That meant he ended up back in the now cleared regular line anyway, he said.
Debbie Holmes said she flew in from Melbourne last Sunday evening and the queues were “embarrassing” whereas Melbourne airport was a “breeze”.
Jenny Knight said she returned from Brisbane and also said the Australian airport ran smoothly by comparison after she spent almost two hours in a queue.
Gerard Murphy, a director of Bon Voyage Cruises and Travel, said it took him one hour and 45 minutes to clear immigration and biosecurity after flying in from Brisbane on September 8.
He said one of the biosecurity queues that is designed to welcome NZ’s “valuable tourists and guests” stretched 100 metres long at one point.
“I was embarrassed that this is our welcome.”
Murphy said he would like to ask officials why there are only 11 biosecurity counters downstairs when there are many more passport counters at immigration upstairs.
He also asked why the whole arrival area looked underwhelming and “temporary” and whether Auckland Airport and Biosecurity NZ have “documented service standards in terms of the time they are aiming for”.
Biosecurity NZ: ‘Working hard to speed up processing times’
Mike Inglis, northern regional commissioner, Biosecurity New Zealand, confirmed the delays on Sunday evening.
He said four flights arrived either late or early between 4.30pm and 6.30pm.
“This resulted in a large influx of nearly 3500 travellers arriving for processing over a short time period,” Inglis said.
“Reduced biosecurity staff, due to illness, was also a factor, although we were able to redeploy staff to manage demand.
“Priority was given to travellers with domestic transfers throughout the busy period.”
Inglis said that delays and passenger flows are influenced by “industry-wide factors that are often outside of Biosecurity New Zealand’s direct control”.
He said his team had been working hard to speed up passenger processing.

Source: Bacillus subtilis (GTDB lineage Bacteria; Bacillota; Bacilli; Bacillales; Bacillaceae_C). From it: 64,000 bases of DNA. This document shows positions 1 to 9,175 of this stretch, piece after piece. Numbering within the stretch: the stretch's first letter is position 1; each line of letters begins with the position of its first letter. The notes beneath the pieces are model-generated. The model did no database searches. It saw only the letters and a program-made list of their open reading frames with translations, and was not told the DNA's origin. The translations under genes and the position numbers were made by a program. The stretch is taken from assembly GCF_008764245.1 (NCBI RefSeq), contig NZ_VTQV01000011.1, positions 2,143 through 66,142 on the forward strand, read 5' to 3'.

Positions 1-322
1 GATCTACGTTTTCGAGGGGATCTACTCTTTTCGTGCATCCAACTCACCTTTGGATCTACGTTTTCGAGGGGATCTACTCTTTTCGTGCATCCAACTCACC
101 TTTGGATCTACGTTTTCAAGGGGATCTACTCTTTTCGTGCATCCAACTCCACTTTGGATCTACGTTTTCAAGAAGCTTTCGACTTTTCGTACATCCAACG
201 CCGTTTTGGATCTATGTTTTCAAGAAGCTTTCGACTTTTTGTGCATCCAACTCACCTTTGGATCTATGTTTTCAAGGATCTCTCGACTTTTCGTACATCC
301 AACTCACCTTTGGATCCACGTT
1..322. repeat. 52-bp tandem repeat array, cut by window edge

“As a result, we have seen our average processing time reduce from a high of 13.16 minutes in February to 9.72 minutes in August.”
Auckland Airport: ‘Unfortunately, these issues are complex’
An Auckland Airport spokesperson also said a high number of flight arrivals combined with staff shortages due to illness impacted the speed of passenger processing.
Auckland Airport chief operations officer Chloe Surridge said passengers take an average of 30 minutes from the time they leave their plane to when they greet family and friends in the arrival hall.
During that time they pass through immigration, biosecurity and pick up their luggage.
“However, we know there can be increased congestion at peak periods,” Surridge said.
“This is not the experience we want for travellers, and we apologise to anyone who has been impacted in recent times.”
She said there are a lot of teams involved in making this process smooth - such as airlines, airline ground handlers, Customs and Biosecurity New Zealand - and they were committed to improving.
“Unfortunately, these issues are complex,” she said.
These issues included a global staff shortage in aviation and construction taking place in Auckland Airport’s arrivals hall, which is constraining space.